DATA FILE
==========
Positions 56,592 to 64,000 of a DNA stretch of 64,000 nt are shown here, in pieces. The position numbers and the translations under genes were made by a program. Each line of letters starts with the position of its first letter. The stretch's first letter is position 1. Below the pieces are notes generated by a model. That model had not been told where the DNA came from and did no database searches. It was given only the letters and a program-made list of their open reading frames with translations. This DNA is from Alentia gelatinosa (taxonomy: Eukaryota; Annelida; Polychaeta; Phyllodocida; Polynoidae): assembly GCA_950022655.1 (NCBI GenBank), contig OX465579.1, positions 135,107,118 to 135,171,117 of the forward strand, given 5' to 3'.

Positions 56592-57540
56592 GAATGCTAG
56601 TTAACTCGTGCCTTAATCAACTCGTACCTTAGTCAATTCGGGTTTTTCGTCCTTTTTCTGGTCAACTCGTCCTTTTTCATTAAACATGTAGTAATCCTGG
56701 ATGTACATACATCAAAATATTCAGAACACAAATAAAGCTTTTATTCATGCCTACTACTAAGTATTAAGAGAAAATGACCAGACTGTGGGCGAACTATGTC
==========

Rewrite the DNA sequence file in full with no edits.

Positions 56,592 to 64,000 of a DNA stretch of 64,000 nt are shown here, in pieces. The position numbers and the translations under genes were made by a program. Each line of letters starts with the position of its first letter. The stretch's first letter is position 1. Below the pieces are notes generated by a model. That model had not been told where the DNA came from and did no database searches. It was given only the letters and a program-made list of their open reading frames with translations. This DNA is from Alentia gelatinosa (taxonomy: Eukaryota; Annelida; Polychaeta; Phyllodocida; Polynoidae): assembly GCA_950022655.1 (NCBI GenBank), contig OX465579.1, positions 135,107,118 to 135,171,117 of the forward strand, given 5' to 3'.

Positions 56592-57540
56592 GAATGCTAG
56601 TTAACTCGTGCCTTAATCAACTCGTACCTTAGTCAATTCGGGTTTTTCGTCCTTTTTCTGGTCAACTCGTCCTTTTTCATTAAACATGTAGTAATCCTGG
56701 ATGTACATACATCAAAATATTCAGAACACAAATAAAGCTTTTATTCATGCCTACTACTAAGTATTAAGAGAAAATGACCAGACTGTGGGCGAACTATGTC